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State sues couple over ownership of submerged St. Petersburg property

Published Jul. 30, 2013

ST. PETERSBURG — In a case that could affect waterfront property owners statewide, Gov. Rick Scott and the Cabinet have sued a St. Petersburg couple over their claim to submerged land in Coffee Pot Bayou.

The suit, filed by Attorney General Pam Bondi earlier this month, contends that the property has belonged to the taxpayers ever since Florida became a state in 1845.

Rick Ware, who says he and his wife, Kelly, have owned the property at 181 Brightwaters Blvd. NE since 2008, has been battling the state over ownership for several years. He's enlisted the help of Mayor Bill Foster and state Sen. Jeff Brandes, R-St. Petersburg.

Foster said Monday that the city will intervene in the suit because it affects both the city's tax rolls and its own waterfront property ownership, including submerged land around the city marina and the Pier. Meanwhile, Brandes promised to talk to Scott's staff about resolving the case in Ware's favor.

"This is a gross overstep by the state to invalidate deeds going back 130 years," Brandes said.

Ware does not live on the Brightwaters property. He and his wife own a dock there. When they sought to extend it into the bayou, Department of Environmental Protection officials took the position that the submerged land is owned by the state.

That section of Coffee Pot Bayou was navigable in 1845, when Florida became a state, so it has been state property all along, the DEP contended. The state claims ownership of all land in Florida under navigable waterways.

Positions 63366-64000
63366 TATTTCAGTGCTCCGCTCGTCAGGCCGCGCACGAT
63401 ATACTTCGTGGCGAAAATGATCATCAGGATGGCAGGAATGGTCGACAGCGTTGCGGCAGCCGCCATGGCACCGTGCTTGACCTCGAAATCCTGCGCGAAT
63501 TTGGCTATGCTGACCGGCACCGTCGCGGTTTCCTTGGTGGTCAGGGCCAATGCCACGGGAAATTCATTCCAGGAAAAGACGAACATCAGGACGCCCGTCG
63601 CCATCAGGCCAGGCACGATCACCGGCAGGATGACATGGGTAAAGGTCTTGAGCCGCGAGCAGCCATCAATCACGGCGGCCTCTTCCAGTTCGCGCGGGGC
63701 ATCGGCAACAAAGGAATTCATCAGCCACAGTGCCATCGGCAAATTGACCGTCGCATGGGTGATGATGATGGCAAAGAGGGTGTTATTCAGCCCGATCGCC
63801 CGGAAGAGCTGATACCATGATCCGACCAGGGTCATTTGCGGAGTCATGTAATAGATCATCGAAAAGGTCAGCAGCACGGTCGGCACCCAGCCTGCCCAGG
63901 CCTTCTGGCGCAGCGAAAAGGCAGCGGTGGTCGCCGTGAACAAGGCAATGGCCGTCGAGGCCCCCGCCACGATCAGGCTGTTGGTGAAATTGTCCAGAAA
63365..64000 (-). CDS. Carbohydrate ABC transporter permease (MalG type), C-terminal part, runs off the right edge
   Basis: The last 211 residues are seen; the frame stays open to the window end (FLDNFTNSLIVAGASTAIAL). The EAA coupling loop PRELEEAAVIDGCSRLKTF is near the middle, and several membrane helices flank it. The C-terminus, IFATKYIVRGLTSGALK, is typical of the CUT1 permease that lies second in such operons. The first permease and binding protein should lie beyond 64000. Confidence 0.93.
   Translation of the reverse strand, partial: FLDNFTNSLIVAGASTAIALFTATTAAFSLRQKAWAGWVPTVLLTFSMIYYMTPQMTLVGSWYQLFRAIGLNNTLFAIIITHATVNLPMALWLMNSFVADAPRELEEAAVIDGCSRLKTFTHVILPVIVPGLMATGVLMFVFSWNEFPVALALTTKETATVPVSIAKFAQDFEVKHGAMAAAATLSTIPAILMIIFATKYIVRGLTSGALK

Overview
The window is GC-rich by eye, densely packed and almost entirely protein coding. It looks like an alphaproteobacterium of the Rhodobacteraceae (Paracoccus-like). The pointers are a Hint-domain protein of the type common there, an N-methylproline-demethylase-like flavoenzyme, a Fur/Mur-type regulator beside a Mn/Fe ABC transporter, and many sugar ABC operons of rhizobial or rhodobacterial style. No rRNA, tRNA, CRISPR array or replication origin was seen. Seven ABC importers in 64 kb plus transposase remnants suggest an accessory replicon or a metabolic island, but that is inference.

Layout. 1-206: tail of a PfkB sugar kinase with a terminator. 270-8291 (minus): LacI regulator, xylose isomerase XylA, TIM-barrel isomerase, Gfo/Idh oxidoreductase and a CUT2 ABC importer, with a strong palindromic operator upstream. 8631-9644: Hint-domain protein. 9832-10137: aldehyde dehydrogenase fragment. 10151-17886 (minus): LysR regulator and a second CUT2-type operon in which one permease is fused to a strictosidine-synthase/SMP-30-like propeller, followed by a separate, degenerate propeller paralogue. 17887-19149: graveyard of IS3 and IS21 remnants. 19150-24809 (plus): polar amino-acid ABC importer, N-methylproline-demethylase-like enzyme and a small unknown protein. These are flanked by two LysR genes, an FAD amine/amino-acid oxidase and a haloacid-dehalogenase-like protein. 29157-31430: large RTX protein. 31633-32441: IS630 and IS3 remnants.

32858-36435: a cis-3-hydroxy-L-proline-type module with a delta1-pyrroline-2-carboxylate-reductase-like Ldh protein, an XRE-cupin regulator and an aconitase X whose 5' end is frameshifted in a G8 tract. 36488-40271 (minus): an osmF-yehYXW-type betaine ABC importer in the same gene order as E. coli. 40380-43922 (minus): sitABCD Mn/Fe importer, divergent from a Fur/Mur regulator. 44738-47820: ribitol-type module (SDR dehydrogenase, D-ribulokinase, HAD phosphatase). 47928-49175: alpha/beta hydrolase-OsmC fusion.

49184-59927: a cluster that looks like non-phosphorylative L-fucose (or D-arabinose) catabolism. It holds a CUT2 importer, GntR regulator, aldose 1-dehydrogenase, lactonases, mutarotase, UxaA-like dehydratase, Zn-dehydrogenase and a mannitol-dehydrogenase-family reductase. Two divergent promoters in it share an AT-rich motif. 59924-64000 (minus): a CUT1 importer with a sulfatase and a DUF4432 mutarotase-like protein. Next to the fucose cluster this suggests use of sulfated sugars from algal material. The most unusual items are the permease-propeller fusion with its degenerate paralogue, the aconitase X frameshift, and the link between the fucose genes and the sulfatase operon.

Ware countered by pointing out that he had a chain of title going back more than a century. He traces the private ownership of that property back to 1883, when Florida sold 4 million acres to Hamilton Disston to help pay off debts dating back to the Civil War.

He's not alone. About 80 other property owners around the bayou are in the same boat, Ware contends — and like him, they've been paying taxes on their property. If the state succeeds in its suit, Foster said, "it takes these very valuable properties off the tax rolls." He estimated the loss to the city at $5 million, not to mention losing control of the city's own property.

The exchange of calls and emails between Ware and DEP officials over the disputed deed has grown particularly heated over the past year. Ware filed two complaints with the DEP's inspector general about staffers he accused of lying, but his complaints were ruled unfounded.

Ware said Monday that when he learned the state was suing him to get a judge to declare his title invalid, "I was surprised."

DEP press secretary Patrick Gillespie said the agency would have no comment on the case, and Jon Glogau, the attorney who filed the suit on behalf of Bondi's office, did not respond to a request for comment.

Craig Pittman can be reached at